Accounting Careers Terminology

Every industry has its own language, and accounting careers are no different. Sometimes, accounting itself is described as the language of business because accurately prepared financial statements essentially speak for themselves. Common accounting terms help organizations in different industries communicate and do business with one another.

In your accounting career, understanding how to use accounting terminology is essential. During an interview, your familiarity with how to use accounting terminology will demonstrate your capability in the industry.

The word account literally refers to the financial statements that show a business’s transactions, its net worth, its cash flow, and all other information pertaining to its finances. Accounts payable and accounts receivable are variations of the term, which you will hear often in the accounting industry. Accounts payable are documents that record money a business or individual owes. Accounts receivable are documents that record money a business or individual is owed.

Double-entry bookkeeping is a way of recording transactions that has been popular since the fifteenth century. In double-entry bookkeeping, debits are recorded in the left column of the ledger, and credits are recorded in the right column. Debits are money or value that a business or individual gains, and credits are money or value that a business or individual pays to an outside party. The ledger is where the records are kept. In the past, a ledger would likely be a notebook where transactions were recorded. Now, ledgers are more likely to be in computer programs or electronic records.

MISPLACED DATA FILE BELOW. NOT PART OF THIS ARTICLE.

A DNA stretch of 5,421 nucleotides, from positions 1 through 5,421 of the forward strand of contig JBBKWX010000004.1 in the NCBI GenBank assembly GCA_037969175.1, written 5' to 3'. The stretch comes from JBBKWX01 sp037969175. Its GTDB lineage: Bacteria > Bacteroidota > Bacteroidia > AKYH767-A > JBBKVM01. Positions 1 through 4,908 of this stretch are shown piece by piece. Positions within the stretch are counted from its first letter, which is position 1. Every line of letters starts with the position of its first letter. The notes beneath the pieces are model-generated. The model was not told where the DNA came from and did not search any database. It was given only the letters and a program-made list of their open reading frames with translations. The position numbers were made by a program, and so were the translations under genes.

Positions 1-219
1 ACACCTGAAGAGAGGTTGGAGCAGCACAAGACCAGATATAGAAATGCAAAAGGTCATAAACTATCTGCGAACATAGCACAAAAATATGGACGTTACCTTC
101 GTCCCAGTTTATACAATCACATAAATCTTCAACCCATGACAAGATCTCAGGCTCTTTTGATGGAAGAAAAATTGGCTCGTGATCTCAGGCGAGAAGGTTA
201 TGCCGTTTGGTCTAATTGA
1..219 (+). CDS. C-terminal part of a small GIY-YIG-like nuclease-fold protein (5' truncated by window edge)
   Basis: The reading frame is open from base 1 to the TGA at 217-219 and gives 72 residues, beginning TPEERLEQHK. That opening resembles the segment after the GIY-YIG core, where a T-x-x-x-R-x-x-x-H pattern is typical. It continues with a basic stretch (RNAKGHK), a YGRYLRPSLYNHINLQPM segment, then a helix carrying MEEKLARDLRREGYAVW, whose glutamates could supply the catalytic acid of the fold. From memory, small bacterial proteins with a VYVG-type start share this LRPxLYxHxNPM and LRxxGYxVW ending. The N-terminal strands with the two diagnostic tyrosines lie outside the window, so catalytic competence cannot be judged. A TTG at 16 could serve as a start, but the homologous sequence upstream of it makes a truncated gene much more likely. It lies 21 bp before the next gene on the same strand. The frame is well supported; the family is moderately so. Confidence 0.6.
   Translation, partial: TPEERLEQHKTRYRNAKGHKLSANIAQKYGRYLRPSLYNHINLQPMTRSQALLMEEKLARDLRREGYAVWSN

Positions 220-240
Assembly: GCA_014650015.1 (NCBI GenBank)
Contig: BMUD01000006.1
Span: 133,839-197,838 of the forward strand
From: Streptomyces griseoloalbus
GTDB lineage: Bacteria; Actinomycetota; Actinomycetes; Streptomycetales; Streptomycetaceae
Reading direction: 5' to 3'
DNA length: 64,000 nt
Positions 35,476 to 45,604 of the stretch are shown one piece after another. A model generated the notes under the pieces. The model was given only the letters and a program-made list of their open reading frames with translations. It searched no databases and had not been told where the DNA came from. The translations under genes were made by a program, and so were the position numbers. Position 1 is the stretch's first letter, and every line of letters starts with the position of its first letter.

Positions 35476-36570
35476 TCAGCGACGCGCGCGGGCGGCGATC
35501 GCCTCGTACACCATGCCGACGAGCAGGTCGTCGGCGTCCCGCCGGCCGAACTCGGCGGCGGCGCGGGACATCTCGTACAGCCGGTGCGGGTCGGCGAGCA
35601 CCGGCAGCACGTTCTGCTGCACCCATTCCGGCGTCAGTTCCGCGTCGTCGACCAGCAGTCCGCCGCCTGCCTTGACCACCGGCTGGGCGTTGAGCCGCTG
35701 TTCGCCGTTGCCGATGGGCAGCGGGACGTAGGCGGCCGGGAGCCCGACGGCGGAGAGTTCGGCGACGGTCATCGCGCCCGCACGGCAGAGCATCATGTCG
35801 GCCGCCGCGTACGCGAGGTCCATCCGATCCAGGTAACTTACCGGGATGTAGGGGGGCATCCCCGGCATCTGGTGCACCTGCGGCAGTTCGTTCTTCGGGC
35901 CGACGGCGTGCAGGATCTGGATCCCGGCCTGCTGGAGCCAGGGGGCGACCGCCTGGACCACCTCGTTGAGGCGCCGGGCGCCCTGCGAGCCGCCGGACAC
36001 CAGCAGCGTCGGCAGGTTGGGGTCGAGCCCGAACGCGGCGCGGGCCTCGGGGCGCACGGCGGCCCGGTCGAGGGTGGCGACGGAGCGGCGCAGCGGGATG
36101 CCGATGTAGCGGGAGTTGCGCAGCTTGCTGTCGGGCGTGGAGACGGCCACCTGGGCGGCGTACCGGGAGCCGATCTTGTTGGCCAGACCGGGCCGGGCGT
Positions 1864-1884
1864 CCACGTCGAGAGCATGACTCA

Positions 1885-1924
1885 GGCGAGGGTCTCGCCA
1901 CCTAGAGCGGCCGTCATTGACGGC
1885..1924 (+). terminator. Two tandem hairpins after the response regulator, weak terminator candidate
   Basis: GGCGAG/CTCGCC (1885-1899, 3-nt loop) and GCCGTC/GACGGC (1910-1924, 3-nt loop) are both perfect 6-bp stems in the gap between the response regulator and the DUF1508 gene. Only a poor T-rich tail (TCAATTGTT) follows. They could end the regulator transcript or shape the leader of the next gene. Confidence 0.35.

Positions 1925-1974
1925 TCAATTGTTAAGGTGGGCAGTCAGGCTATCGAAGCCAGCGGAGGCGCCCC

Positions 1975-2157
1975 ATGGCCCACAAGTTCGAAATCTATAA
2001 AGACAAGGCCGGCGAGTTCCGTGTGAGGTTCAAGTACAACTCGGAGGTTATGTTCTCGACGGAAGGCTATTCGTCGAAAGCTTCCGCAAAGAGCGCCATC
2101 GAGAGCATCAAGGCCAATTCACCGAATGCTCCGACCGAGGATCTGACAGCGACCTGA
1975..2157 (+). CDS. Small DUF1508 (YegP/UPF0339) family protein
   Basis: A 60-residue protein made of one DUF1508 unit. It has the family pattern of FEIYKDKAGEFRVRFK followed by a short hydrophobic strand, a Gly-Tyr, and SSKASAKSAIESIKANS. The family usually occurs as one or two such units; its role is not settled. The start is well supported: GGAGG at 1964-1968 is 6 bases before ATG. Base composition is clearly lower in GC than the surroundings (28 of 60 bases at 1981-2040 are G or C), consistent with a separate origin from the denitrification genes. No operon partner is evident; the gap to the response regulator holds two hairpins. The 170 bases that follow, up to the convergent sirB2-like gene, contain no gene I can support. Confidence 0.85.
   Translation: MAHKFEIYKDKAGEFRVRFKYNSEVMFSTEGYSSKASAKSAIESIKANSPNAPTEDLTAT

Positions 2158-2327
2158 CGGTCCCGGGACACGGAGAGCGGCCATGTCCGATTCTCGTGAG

Assets and liabilities are other important concepts to understand in accounting careers. An asset is something that a business or individual owns that can generate income or be sold for income. Investments, property, and cash are all assets. A liability is anything that an individual or business must pay. Taxes are a liability. Even things someone owns that have a maintenance cost, such as expensive cars, are liabilities.

A business or individual’s net worth is the sum of assets less liabilities. In other words, in terms of a business, net worth is everything the business earned after paying its expenses. Cash flow, however, refers to the amount of cash or assets a business or individual has access to at a given time. A client may owe a business money for a service, but if the business has not received the payment yet, the payment is not yet part of the business’s cash flow.